Paddy Chayefsky, the talented writer who decades later gave us 'Network' and 'Altered States,' revisited his script, lengthening the runtime with a subplot about Marty's newly-married cousin (Jerry Paris and Karen Steele), his aunt (Augusta Ciolli) and his mother (Esther Minciotti). The additional character development surprisingly works because it grippingly affects our protagonist psychologically with tragic doubts. Should the influence of others influence who he loves or should he simply follow his heart? Mann also returns to the material with the same understated camerawork he did for the TV drama, which today is actually impressive for TV of that period. It's somewhat simplistic, straightforward and steady, but there's also a rhythm to it that feels attentive and focused, allowing the story to evolve naturally. The approach also permits the performances, interactions and conversations to take center stage, to be the focal point.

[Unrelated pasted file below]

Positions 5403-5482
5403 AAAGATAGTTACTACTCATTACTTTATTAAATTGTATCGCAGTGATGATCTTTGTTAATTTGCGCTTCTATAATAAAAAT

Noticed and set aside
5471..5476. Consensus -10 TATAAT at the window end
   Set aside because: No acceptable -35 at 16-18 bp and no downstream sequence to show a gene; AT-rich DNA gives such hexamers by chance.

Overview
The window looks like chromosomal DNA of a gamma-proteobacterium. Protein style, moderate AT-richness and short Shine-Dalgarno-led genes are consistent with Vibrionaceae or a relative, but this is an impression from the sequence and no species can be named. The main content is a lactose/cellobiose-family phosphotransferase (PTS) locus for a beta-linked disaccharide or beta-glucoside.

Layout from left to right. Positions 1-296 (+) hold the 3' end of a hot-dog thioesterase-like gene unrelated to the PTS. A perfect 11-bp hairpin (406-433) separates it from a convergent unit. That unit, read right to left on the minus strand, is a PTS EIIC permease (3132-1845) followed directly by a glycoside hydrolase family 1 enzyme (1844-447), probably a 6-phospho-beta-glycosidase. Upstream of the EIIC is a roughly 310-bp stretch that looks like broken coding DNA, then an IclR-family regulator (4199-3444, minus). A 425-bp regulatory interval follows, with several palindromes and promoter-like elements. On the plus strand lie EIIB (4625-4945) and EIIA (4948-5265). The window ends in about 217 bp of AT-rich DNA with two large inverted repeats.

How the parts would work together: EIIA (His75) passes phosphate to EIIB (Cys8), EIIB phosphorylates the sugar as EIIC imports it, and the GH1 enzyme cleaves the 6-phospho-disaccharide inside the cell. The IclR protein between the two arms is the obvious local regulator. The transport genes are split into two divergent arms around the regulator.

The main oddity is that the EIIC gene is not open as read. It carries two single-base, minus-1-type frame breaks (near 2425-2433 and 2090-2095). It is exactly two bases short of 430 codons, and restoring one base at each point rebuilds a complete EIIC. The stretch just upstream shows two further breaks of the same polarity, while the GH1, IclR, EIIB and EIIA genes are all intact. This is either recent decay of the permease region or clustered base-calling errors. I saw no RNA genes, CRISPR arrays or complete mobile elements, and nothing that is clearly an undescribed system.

Whether it's the original 1953 teleplay, which aired live on television, or the 1955 film adaptation, Delbert Mann's 'Marty' is to some extent a bold and daring motion picture for its period. Chayefsky's story is an observant and penetrating portrait of modern love, the challenge of finding the right person in a contemporary world where the burden to do so is high. On that deeper note, the wonderfully astute film also touches on the social and cultural pressures to conform to expectations while hinting at the difficulty of sustaining a marriage. One of the very few, practically rare, films to win both an Oscar for Best Picture and the Palme d'Or at the Cannes Film Festival, 'Marty' is a thoughtful and poignant cinematic masterpiece.